All ADMS lists are guaranteed to be of the highest quality in the industry. Lists are updated quarterly, NCOA'd twice a year and certified to be 93% accurate.      
1-800-527-5080

American Direct Marketing Services Blog

SEC Repeals Ban on Securities Advertising to Accredited Investors

by Scott Casson | Oct 31, 2013

Recently, the Securities and Exchange Commission amended Rule 506 of Regulation D to implement Section 201(a) of the JOBS Act, meaning companies and investment firms can openly advertise the sale of securities. Prior to July repeal, even accredited investors or those with accredited investor status were not privy to open, public solicitations to buy securities.

"In connection with this new rule, the Commission voted to issue a rule proposal requiring issuers to provide additional information about these securities offerings to better enable the SEC to monitor the market with that ban now lifted. The proposal also provides for additional safeguards as this market changes and new practices develop," the SEC said in a statement. 

Under the existing rules, firms looking to raise capital from qualified accredited investors through the sale of securities must either register the securities offering with the SEC or rely on an exemption from registration, as stated by the SEC.

With the passage of the new rules, there is some burden on the issuer or seller of the securities to ensure accredited and qualified investors really are accredited and qualified. "All purchasers of the securities fall within one of the categories of persons who are accredited investors under an existing rule (Rule 501 of Regulation D) or the issuer reasonably believes that the investors fall within one of the categories at the time of the sale of the securities," according to the SEC.

The current version of Rule 501, the SEC considers accredited investors to fit at least one of the following two criteria:

1) An individual net worth or joint net worth with a spouse that exceeds $1 million at the time of the purchase, excluding the value (and any related indebtedness) of a primary residence.

2) An individual annual income that exceeded $200,000 in each of the two most recent years or a joint annual income with a spouse exceeding $300,000 for those years, and a reasonable expectation of the same income level in the current year.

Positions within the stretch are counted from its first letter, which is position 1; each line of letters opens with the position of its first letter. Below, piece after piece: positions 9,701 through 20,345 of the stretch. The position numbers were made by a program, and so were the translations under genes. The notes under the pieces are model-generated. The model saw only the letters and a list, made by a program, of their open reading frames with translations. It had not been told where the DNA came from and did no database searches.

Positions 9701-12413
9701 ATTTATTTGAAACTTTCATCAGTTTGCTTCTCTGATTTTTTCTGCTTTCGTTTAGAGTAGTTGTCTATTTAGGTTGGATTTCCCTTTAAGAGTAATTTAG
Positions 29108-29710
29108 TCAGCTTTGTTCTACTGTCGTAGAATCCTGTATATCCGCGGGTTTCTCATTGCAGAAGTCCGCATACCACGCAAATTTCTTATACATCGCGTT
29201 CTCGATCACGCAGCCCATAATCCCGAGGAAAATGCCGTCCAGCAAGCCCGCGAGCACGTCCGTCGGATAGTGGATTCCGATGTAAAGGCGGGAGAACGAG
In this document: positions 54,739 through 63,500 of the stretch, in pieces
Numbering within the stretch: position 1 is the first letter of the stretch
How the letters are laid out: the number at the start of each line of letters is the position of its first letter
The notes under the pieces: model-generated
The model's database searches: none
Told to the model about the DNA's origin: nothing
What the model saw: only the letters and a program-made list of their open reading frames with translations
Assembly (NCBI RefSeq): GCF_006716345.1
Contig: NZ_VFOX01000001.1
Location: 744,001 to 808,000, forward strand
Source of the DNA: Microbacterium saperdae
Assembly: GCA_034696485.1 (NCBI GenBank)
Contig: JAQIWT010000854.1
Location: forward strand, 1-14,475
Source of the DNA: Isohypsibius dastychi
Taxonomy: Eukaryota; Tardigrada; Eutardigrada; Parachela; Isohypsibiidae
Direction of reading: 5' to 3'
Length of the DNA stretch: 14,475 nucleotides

Under the new rules qualifying accredited investor leads and verification of accredited investor status must take place through reviewing copies of any IRS form that reports the income of the purchaser and obtaining a written representation that the purchaser will likely continue to earn the necessary income in the current year, says the SEC.

The other avenue for verification of accredited investor status is "receiving a written confirmation from a registered broker-dealer, SEC-registered investment adviser, licensed attorney, or certified public accountant that such entity or person has taken reasonable steps to verify the purchaser's accredited status."

"Issuers will still be able to sell securities under Rule 506 (b) in offerings that do not involve general solicitation in which they may sell to an unlimited amount of accredited investors and up to 35 non-accredited investors," according to  Sichenzia Ross Friedman Ference LLP.

However, it should also be noted that Rule 506 (c) presents new opportunities for gathering accredited investor leads.  In addition to the traditional advertising arena, accredited investors leads will be able to be solicited through online and social media channels, including Facebook, Linked-In as well as from crowdfunding sites or other new yet to be launched online/mobile platforms.

So what does all this mean?  First of all, issuers can still sell securities under Rule 506 (b) to non-accredited investors as long as the offerings do not involve general solicitation or advertising.  So nothing really changes there. 

On the flip side, issuers that sell securities that are advertised on the various media channels mentioned above (and fall into the category of general solicitation) must only accept money from accredited investors.  In this new self policing environment the SEC is leaving the qualification of the investor in the hands of the issuers or the lawyers. 

The point is now that the general solicitation barrier has been lifted, numerous companies across all industries and market sectors will have the power to solicit funds from accredited investors.  Fairly soon you could see be a flood of advertisements coming from issuers via email, direct mail, T.V., telemarketing, radio and social media...and who know how much more once the SEC finalizes their equity based crowdfunding laws.

Will these new laws create more headaches, problems and fraud?  Or will they do what their intended to do; create more jobs and fund exciting new companies.  2014 will definitely be the year to find out.  At the very least, the impact on the Venture Capital Industry alone will be an intriguing study.

As I have mentioned before and to be perfectly clear about the above discussion, American Direct Marketing Services, Inc. is not offering legal, financial, or consulting services whatsoever…you should consult with and seek advice from your own advisors regarding the ways to achieve your personal, business and financial goals. 

      All ADMS lists are guaranteed to be of the highest quality in the industry. Lists are updated quarterly, NCOA'd twice a year and certified to be 93% accurate.